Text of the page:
Originally Posted by markjwyatt
There are lots of levels of technology available right now for 3D printing. The higher end is probably still pretty expensive, but this will change pretty quickly I suspect. The higher end includes metal additive, software, and of course know how. It may require some post machining to make it look nice in any case. 3D printing (aka additive manufacturing) is a technology that is going through rapid growth right now. In 5 years (which is plenty of time for now) much more will be possible.
For now 3d printing is good at showing what a molded part could look and work like if you actually molded it properly. And 3d prints today can be the final product too, assuming you don't expect much out of it. I saw recently someone was 3d printing spacers that allow 35mm film to be used in medium format cameras, and that strikes me as a good fit for current 3d printing tech, which is to say parts that are designed to do little more than take up space. Printing spacers? Yes. Printing a camera? No, at least not today.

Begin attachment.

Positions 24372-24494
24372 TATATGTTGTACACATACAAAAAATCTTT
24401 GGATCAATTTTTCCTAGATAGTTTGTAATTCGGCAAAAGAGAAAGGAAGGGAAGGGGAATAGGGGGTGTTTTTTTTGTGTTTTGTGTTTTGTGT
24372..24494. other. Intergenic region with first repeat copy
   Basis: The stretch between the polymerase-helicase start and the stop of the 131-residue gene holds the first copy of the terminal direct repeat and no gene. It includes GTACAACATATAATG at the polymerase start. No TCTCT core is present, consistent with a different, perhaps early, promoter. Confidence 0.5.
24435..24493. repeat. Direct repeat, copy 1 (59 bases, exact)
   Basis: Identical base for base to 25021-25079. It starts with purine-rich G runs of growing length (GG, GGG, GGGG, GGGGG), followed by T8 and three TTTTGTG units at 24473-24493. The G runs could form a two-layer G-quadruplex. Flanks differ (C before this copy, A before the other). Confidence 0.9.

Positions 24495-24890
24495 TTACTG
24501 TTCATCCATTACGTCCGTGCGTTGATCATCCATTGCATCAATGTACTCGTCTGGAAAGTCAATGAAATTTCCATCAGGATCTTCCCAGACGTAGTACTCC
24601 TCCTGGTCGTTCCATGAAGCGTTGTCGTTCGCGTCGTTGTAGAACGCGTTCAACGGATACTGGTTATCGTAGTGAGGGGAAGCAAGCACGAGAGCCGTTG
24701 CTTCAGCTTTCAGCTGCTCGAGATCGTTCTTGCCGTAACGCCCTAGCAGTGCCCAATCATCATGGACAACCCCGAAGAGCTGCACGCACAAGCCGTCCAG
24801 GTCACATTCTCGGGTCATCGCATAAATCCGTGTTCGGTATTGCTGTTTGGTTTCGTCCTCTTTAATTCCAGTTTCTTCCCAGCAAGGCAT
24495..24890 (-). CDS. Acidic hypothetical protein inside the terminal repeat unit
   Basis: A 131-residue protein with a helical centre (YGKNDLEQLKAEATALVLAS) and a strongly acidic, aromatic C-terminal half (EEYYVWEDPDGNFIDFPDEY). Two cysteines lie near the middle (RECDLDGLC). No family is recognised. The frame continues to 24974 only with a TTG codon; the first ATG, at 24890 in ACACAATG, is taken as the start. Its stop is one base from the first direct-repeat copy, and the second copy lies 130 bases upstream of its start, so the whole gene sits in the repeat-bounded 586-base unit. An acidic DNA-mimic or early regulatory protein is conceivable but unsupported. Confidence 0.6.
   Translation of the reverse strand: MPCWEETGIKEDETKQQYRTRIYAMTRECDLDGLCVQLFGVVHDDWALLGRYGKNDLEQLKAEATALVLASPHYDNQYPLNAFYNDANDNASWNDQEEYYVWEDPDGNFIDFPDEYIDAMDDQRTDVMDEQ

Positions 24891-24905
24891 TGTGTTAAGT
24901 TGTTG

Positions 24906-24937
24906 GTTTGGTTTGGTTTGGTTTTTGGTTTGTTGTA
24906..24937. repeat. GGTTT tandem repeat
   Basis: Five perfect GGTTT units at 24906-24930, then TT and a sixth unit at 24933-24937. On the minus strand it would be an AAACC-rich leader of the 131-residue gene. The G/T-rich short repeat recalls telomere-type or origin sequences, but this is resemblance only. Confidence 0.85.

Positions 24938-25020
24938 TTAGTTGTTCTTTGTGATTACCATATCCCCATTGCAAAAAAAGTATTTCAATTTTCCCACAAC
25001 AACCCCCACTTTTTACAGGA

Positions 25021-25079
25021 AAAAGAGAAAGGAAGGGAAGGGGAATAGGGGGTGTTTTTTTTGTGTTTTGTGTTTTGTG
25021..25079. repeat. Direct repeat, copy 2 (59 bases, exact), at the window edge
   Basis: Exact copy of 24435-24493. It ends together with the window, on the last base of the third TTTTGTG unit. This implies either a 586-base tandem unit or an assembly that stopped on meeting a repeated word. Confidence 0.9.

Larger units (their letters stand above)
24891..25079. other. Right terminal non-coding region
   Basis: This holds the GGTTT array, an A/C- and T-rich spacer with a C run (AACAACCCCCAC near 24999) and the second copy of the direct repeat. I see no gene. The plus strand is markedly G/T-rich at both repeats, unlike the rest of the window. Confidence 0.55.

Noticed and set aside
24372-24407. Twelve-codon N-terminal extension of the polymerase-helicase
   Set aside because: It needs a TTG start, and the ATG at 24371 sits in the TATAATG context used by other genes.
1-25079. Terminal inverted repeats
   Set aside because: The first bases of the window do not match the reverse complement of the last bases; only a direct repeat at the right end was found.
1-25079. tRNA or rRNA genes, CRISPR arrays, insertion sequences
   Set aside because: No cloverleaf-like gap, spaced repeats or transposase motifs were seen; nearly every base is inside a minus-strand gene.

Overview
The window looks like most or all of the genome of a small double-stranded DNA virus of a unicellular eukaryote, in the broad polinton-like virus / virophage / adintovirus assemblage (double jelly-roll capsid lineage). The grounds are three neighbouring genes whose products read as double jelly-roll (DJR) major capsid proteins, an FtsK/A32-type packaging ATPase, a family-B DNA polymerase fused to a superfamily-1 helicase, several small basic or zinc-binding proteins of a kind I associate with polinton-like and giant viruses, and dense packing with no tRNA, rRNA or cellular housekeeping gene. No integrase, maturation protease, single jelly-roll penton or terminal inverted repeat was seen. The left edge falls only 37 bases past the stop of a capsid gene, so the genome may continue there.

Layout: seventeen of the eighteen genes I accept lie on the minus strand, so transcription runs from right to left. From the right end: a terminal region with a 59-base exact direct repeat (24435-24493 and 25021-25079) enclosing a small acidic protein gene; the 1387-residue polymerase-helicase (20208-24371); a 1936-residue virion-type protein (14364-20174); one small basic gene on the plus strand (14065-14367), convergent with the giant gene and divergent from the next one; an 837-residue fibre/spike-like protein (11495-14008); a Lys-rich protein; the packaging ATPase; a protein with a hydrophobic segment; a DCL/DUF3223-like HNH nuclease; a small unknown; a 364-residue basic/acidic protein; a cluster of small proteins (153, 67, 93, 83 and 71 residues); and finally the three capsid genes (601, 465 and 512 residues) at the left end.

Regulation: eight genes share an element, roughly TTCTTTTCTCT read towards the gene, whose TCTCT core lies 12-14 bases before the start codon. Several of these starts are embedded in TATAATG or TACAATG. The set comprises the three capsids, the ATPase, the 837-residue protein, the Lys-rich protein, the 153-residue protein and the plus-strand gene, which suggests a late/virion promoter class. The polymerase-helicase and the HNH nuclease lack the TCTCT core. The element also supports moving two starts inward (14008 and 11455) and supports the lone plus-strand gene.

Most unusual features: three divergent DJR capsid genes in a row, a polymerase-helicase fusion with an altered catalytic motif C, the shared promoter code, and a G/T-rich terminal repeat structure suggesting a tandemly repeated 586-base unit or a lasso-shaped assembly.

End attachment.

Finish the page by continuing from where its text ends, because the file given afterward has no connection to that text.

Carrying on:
The challenge is making 3d printing robust and attractive, like injection molded parts that are processed at very high pressure, optimized temps, with specialty resins designed for the job. It's unlikely that 3d printing will approach that for quite some time, but there is a lot of effort and investment currently with that aim in mind.